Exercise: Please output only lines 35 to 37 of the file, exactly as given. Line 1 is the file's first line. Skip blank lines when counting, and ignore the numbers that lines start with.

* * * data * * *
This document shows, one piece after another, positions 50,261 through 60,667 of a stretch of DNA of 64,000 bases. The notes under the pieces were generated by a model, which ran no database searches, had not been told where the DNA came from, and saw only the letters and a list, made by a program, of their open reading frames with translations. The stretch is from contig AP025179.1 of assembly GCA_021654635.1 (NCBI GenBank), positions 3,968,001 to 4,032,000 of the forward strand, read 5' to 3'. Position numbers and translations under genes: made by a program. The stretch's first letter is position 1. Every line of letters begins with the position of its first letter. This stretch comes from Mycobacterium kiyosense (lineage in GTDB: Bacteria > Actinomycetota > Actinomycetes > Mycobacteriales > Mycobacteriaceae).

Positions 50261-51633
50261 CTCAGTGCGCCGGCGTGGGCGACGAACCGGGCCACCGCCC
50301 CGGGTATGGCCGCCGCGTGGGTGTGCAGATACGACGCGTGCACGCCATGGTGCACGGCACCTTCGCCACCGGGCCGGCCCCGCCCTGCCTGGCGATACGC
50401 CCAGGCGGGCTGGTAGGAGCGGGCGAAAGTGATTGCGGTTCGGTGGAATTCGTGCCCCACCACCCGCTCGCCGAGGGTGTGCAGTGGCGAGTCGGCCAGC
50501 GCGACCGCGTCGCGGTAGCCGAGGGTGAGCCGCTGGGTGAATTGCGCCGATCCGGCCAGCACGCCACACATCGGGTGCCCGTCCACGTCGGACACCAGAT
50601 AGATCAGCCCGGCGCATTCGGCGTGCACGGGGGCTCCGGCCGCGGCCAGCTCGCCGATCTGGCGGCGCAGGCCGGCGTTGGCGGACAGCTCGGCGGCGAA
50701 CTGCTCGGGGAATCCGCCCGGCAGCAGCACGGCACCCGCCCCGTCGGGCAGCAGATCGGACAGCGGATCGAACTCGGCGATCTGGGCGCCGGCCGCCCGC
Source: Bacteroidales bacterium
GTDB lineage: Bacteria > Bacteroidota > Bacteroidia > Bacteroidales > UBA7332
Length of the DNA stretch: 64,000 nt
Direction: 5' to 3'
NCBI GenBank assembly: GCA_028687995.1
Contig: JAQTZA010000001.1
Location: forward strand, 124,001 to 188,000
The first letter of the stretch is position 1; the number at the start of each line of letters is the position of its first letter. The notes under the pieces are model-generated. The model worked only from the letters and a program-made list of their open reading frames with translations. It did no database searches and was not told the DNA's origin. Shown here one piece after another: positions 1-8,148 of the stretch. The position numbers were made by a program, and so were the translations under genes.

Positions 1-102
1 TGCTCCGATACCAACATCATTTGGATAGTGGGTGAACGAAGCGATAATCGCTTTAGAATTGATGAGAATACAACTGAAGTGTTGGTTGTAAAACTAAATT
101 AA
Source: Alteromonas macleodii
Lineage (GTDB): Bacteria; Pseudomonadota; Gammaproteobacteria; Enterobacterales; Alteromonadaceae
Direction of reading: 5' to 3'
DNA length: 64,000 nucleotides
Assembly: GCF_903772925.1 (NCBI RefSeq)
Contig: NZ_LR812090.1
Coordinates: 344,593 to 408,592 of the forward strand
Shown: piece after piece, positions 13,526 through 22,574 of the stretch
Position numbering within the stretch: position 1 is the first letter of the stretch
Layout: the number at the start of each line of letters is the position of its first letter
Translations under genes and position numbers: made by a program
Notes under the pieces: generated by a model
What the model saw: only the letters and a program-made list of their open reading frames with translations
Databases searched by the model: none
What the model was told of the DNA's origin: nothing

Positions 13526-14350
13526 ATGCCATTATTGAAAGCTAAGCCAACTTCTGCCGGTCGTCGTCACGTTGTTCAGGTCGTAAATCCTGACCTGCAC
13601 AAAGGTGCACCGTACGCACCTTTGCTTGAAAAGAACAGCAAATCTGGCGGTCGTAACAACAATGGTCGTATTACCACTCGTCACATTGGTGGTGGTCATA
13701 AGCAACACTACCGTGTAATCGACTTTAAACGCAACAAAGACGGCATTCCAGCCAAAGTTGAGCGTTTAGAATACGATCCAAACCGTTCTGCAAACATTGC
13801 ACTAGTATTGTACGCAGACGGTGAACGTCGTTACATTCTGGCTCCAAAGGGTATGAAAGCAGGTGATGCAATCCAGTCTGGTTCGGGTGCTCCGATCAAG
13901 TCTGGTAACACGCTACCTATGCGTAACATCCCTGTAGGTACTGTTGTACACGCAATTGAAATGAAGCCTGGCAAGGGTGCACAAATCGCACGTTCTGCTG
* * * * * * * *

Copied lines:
Positions 13526-14350
13526 ATGCCATTATTGAAAGCTAAGCCAACTTCTGCCGGTCGTCGTCACGTTGTTCAGGTCGTAAATCCTGACCTGCAC
13601 AAAGGTGCACCGTACGCACCTTTGCTTGAAAAGAACAGCAAATCTGGCGGTCGTAACAACAATGGTCGTATTACCACTCGTCACATTGGTGGTGGTCATA